LIMA – Acclaimed novelist Mario Vargas Llosa tendered his “irrevocable” resignation from presiding over the commission charged with the construction of a memorial to victims of 20 years of politically motivated violence in Peru, a move he said he made to reject a controversial decree he called a “barely disguised amnesty” for rights abusers.
Vargas Llosa sent a letter from Paris to Peruvian President Alan Garcia informing him of his decision to put an end to his participation on the commission.
The writer and former presidential candidate said in his letter, to which Efe gained access on Monday, that Decree 1097 “is only going to bring discredit” on Garcia’s administration.
Different sectors have warned of the danger posed by the regulation, promulgated Sept. 1, in making some crimes against human rights subject to the statute of limitations.
Decree 1097 says that prosecutions for such offenses must be shelved if they don’t lead to court verdicts within 36 months, and that the international convention declaring crimes against humanity not subject to the statute of limitations took effect in Peru only when Lima signed the pact in November 2003.
The majority of trials for human rights abuses focus on actions committed between 1980 and 2000, when Peruvian security forces battled Maoist-inspired Shining Path guerrillas.
A post-conflict truth commission blamed Shining Path for a majority of the roughly 70,000 fatalities, attributing most of the rest to the security forces.
Vargas Llosa said in his letter that originally he had accepted the presidency of the commission for the memorial site because he was convinced that the government “was determined to continue the perfecting of Peruvian democracy that was so damaged by the crimes and robberies of the dictatorship of (Alberto) Fujimori and (Vladimiro) Montesinos.”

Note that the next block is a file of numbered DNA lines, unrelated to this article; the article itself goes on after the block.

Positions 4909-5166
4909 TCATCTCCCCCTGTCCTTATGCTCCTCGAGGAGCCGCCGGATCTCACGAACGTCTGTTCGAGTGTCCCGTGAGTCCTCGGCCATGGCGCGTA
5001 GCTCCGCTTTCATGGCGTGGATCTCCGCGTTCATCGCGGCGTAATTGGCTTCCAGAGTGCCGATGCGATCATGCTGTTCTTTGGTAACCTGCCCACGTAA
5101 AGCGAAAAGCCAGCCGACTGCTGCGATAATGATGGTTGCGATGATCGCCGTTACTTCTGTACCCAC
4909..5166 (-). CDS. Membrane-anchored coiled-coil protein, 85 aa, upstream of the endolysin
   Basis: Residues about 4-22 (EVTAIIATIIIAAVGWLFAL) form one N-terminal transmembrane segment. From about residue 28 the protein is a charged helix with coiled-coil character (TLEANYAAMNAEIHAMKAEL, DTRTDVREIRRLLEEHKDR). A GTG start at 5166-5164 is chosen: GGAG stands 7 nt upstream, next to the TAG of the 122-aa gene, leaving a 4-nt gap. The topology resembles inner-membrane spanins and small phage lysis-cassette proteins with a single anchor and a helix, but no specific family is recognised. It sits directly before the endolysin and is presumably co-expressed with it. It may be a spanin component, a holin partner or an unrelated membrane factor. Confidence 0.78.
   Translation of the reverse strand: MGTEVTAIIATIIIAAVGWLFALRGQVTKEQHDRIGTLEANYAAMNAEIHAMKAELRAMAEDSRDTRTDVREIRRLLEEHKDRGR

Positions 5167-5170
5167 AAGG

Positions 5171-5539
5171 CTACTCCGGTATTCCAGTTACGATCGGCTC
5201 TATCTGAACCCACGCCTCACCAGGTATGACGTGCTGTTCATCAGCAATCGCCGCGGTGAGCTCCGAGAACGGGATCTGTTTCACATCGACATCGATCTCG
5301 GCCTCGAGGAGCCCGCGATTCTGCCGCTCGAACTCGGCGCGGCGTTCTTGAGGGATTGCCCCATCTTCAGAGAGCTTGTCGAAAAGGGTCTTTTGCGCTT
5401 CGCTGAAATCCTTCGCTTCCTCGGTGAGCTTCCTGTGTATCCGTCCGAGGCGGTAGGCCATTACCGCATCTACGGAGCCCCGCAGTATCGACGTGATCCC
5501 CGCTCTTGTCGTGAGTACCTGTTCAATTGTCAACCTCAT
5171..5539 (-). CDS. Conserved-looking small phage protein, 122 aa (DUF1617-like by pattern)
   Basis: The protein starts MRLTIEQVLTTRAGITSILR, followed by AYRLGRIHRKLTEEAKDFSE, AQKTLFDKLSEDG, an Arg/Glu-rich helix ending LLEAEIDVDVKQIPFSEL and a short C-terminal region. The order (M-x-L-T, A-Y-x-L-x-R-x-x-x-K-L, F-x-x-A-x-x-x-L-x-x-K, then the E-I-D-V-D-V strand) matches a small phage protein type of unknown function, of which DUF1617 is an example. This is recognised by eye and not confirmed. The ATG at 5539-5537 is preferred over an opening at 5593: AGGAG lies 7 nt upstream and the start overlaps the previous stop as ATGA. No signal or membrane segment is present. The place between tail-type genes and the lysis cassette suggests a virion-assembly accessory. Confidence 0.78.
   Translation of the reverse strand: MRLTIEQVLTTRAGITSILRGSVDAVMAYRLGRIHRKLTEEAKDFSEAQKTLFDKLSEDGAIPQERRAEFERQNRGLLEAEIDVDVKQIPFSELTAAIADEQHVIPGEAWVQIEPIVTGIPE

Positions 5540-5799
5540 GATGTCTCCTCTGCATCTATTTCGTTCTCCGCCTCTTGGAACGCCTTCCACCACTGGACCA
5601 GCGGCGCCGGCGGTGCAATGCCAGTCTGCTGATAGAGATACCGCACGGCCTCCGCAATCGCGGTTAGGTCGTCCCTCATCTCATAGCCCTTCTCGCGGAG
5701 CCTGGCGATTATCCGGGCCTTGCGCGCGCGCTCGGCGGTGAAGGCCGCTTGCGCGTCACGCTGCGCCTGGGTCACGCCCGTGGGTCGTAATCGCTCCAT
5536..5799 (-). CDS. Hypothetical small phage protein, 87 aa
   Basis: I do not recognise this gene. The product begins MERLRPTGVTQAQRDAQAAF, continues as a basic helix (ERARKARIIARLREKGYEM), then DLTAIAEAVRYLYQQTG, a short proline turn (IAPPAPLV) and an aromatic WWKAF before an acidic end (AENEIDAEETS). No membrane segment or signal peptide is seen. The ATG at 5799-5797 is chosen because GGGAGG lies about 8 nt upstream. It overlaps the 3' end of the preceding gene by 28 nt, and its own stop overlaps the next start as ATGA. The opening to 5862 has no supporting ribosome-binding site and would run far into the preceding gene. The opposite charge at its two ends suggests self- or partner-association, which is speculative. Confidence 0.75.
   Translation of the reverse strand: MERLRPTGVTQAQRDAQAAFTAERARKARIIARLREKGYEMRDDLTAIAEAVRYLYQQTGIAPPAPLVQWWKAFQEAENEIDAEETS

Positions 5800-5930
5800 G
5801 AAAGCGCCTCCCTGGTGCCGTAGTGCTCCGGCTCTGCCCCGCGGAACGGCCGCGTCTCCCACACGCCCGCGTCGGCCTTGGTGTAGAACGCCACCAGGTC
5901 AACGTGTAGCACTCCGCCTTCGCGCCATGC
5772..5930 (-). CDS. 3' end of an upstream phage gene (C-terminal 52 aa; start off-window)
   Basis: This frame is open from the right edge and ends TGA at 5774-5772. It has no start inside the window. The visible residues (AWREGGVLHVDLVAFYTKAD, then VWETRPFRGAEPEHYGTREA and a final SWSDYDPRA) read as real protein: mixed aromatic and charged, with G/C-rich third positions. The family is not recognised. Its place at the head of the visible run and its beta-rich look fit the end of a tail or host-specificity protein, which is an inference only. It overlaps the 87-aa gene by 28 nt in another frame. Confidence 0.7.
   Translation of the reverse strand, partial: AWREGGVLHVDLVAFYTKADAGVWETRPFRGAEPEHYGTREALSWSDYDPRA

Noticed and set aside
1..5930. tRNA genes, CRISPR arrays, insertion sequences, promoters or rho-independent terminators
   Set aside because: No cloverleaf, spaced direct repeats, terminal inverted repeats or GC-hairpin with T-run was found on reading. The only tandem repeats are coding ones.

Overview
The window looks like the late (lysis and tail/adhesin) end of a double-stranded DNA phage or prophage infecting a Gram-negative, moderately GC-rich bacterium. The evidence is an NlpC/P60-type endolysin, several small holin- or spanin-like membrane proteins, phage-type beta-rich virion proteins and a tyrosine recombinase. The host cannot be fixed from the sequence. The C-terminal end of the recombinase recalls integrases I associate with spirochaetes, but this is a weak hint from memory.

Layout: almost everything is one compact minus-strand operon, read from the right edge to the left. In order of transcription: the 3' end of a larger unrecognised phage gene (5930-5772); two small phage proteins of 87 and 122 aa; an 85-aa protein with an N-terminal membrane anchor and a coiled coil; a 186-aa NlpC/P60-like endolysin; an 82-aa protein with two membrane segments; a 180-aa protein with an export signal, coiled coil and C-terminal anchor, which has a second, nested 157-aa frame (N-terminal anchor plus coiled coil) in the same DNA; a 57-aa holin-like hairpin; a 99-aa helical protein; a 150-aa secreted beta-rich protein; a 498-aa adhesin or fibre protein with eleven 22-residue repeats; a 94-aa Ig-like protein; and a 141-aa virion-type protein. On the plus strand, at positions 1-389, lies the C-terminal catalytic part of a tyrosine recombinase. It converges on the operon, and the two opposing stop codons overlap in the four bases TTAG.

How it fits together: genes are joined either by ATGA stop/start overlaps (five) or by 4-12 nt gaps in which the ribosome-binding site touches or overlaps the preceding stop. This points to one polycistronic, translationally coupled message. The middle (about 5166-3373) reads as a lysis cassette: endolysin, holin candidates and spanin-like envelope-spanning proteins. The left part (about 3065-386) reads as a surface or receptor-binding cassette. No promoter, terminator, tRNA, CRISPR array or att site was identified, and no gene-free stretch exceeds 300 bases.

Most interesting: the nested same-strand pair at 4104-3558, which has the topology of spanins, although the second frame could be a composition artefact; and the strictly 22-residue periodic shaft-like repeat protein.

However, the writer said that the decree will benefit “a good number of people linked to the dictatorship and convicted or tried for crimes against human rights – murders, torture and disappearances – among them the ex-dictator himself and his righthand man.”
He said that he agreed with the protests expressed by representatives of the United Nations, the Inter-American Commission on Human Rights, Peru’s Catholic bishops, the National Ombudsman’s Office and numerous social and political organizations, including members of Garcia’s party.
In the face of the flood of criticisms of the law, Garcia and his minister said on the weekend that they will not make the matter into a “question of state” if the regulation is overturned by Congress, which this week will decide whether or not to form a commission to analyze the case.
The controversy increased this week, after a score of members of the Colina death squad, created by Montesinos during the 1990-2000 regime of Fujimori, asked for protection under Decree 1097.
Fujimori and Montesinos are currently behind bars after being convicted for corruption and human rights abuses while in power.
Now a Spanish citizen, Vargas Llosa ran for president of Peru in 1990, losing to Fujimori. EFE